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Sunday, Sep 15, 2019

Pune’s freedom fighters’ favourite abode

In its current form, the place has witnessed many freedom fighters burn the midnight oil while discussing anti-British Raj policies.

pune Updated: Aug 30, 2017 12:11 IST
Shalaka Shinde
Shalaka Shinde
Hindustan times, Pune
Kesariwada in Sadashiv peth in Pune.
Kesariwada in Sadashiv peth in Pune.(RAVINDRA JOSHI/HT PHOTO)

The Kesari wada is one of the historical places in the city that stands as the living proof of India’s freedom struggle. Located at the Narayan Peth area in the old part of the city, the structure retains the charm of the thick cultural albeit proud fabric of Pune city.

The Maharashtra tourism website records the structure to have been constructed by the Gaikwad family of Baroda, also known as Vadodara in Gujarat. The palace was home to Sayajirao Gaikwad, Prince of Baroda, when it was built. None of the palace’s construction, however, remained after it was torn down to build the current structure. 

In its current form, the place has witnessed many freedom fighters burn the midnight oil while discussing anti-British Raj policies. It was home to Bal Gangadhar Tilak, who was conferred with the title of Lokmanya by the people of India. Tilak had given a direction to the freedom struggle with his actions and words; he was the one to have said the sentence that resounds through the pages of history books – “Swaraj is my birthright and I shall have it”.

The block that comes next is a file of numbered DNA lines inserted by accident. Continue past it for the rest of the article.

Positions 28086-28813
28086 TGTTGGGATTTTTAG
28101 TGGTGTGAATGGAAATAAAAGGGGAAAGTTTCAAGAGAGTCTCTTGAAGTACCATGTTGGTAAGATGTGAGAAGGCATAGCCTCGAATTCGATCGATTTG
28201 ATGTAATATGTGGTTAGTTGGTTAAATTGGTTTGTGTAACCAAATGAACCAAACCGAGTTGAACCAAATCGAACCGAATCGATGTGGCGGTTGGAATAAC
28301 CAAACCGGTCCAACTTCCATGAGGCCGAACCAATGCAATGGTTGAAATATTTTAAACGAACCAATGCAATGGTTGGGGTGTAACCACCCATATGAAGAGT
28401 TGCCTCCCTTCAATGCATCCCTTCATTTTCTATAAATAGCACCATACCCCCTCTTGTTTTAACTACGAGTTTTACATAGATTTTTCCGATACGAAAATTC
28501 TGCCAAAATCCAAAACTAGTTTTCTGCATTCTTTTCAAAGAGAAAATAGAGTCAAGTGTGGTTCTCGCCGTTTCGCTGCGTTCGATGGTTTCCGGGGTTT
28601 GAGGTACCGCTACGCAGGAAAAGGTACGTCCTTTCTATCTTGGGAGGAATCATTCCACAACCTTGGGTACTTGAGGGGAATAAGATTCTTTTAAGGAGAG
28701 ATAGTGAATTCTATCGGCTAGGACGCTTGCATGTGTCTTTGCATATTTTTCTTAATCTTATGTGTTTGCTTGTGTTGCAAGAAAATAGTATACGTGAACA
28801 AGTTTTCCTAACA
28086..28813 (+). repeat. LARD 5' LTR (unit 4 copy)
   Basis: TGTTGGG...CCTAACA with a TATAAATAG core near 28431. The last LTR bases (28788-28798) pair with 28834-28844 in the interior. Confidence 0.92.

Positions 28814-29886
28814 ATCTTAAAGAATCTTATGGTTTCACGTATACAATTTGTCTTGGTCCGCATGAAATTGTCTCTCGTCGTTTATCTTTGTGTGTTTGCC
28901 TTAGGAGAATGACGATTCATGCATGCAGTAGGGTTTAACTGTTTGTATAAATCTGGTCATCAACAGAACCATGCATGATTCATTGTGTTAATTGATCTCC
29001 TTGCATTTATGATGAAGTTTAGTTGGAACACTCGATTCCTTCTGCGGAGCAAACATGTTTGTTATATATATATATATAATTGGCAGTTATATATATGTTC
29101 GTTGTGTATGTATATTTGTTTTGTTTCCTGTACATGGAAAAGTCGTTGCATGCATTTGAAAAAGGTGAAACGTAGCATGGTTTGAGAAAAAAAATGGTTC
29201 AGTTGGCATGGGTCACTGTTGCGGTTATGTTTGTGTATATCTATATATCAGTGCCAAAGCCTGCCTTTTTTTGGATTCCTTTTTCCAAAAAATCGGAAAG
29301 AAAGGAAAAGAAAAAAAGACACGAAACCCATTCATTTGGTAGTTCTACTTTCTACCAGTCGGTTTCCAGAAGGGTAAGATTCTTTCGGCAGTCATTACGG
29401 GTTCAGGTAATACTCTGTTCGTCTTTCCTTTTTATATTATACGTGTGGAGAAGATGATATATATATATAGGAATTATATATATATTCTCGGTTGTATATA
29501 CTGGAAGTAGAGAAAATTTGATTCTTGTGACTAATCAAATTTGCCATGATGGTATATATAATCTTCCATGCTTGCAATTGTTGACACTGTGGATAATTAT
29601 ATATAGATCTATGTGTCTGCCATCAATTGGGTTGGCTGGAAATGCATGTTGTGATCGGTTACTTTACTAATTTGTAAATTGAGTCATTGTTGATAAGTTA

He started two newspapers from the premises of the Kesari wada – ‘Kesari’, in Marathi and ‘Maratha’, in English. The printing press still stands strong on the premise even as the structure went through changes with time. The newspaper Kesari has also survived the tests of time and is read by the citizens. 

The wada also houses a museum with Tilak’s belongings, including his desk, letters and documents, in it. The Tilak museum is where the Pune darshan tour arranged by Pune Mahanagar Parivahan Mahamandal Limited (PMPML) begins at 8:30 every morning. The museum also holds one of the initial flags of the country. 

Lokmanya Tilak has reserved his place in history books for decades to come for his work. One of his works is believed to have culminated in what is now celebrated as the Ganpati festival. History books teach that the festival began as a social activity to bring people together against the British. Therefore, it is only fair that the current occupants of the Kesari wada celebrate the festival with fervour, and that they do. 

The wada is currently occupied by the descendants of Tilak, including Mukta Tilak, the Mayor of Pune, Deepak Tilak, the vice chancellor of Tilak University and his family, among others.

What: The place where Lokmanya Tilak stayed most part of his life.

Where: Narayan Peth.

When:The library and museum are open 7 days of the week from 10 am to 1 pm and 3 pm to 6 pm

First Published: Aug 30, 2017 12:10 IST